It was obvious from day one that the Justice Dept. was way out of bounds in bringing the criminal case against John Edwards. The law is murky, and the facts are murky, making for a hopeless task for the prosecution. Even the Federal Elections Commission, charged with enforcing campaign finance laws, could not find there was any violation here. And yet, the Justice Dept. persisted, and after a long trial Edwards was found not guilty on one count, with the jury unable to reach a verdict on the other 5 counts.
What lessons can we learn from this debacle? The main one seems to be that the justice system needs to keep its hands off political issues. In a democracy the electorate will decide these matters, and a criminal prosecution is completely out of keeping with our great traditions.
The case against Alaska Senator Ted Stevens was similarly flawed. In fact, legal analyst Jeffrey Toobin, writing in "The New Yorker", says that "The Stevens case was more than an unsuccessful prosecution. It was a profoundly unjust use of government power against an individual--a case flawed in both conception and execution."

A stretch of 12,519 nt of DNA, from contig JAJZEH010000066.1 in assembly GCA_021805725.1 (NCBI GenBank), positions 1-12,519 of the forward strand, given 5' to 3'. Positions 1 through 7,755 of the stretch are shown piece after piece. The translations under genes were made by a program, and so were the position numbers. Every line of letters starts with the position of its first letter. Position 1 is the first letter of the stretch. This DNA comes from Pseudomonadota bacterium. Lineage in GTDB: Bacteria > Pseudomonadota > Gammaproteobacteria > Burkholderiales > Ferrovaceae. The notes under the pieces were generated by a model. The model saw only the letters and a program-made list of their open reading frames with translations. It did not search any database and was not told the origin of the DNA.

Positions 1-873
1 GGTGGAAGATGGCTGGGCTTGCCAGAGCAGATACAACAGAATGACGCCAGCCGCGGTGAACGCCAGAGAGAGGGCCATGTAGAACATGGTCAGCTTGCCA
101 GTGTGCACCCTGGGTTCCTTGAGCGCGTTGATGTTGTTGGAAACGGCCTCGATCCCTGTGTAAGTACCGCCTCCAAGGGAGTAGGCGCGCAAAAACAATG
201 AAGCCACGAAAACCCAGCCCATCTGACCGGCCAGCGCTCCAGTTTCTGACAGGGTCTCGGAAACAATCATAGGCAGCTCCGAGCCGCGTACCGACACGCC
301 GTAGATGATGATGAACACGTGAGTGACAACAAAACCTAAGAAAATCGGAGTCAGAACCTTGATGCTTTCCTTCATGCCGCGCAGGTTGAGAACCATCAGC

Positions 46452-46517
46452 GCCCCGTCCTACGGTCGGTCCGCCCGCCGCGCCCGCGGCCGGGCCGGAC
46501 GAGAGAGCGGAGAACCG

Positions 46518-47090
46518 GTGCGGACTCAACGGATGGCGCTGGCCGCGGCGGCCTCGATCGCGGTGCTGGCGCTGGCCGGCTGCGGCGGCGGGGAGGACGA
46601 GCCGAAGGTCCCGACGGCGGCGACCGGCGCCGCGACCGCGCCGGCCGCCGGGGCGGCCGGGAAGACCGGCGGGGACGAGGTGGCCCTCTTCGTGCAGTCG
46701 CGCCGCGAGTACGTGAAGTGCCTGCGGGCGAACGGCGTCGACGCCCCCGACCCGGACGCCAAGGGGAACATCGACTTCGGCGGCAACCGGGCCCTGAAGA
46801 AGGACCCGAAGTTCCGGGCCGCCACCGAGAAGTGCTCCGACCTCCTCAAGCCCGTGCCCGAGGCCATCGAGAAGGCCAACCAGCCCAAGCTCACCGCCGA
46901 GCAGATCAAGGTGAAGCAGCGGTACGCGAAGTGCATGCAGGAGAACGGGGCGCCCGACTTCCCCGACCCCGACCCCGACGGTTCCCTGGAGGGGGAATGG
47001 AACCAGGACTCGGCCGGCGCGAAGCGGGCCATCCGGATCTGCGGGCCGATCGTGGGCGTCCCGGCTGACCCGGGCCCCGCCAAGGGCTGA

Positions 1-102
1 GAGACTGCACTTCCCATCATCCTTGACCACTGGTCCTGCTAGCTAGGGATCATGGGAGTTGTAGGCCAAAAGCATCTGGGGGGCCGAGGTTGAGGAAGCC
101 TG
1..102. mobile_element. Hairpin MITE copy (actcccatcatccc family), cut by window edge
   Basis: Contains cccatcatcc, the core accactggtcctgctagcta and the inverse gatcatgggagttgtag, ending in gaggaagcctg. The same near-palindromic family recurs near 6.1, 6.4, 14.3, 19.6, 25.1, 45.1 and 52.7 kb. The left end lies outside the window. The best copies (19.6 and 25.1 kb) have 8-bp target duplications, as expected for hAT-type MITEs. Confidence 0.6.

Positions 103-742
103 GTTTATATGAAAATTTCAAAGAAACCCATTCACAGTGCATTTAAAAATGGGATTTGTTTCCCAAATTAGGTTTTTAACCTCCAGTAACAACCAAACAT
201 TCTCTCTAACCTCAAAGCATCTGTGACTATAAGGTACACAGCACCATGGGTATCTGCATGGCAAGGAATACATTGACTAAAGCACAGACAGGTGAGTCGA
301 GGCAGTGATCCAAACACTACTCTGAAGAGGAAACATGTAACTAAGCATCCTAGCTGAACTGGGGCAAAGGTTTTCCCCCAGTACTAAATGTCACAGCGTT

In the Constitutional Law class I took in law school, we studied the concept that the court system keeps it hands off of issues deemed to be "political questions". Of course, the question of what is and is not a "political question" is not always easy to determine; obviously there are cases in the middle that can go either way.
Thank goodness the Edwards jury was thoughtful and mature enough to realize that the case was bunch of crap. Yet, it is a crying shame that Edwards had to be subjected to this horrible torture. Surely our scarce resources can be better spent pursuing real criminals!
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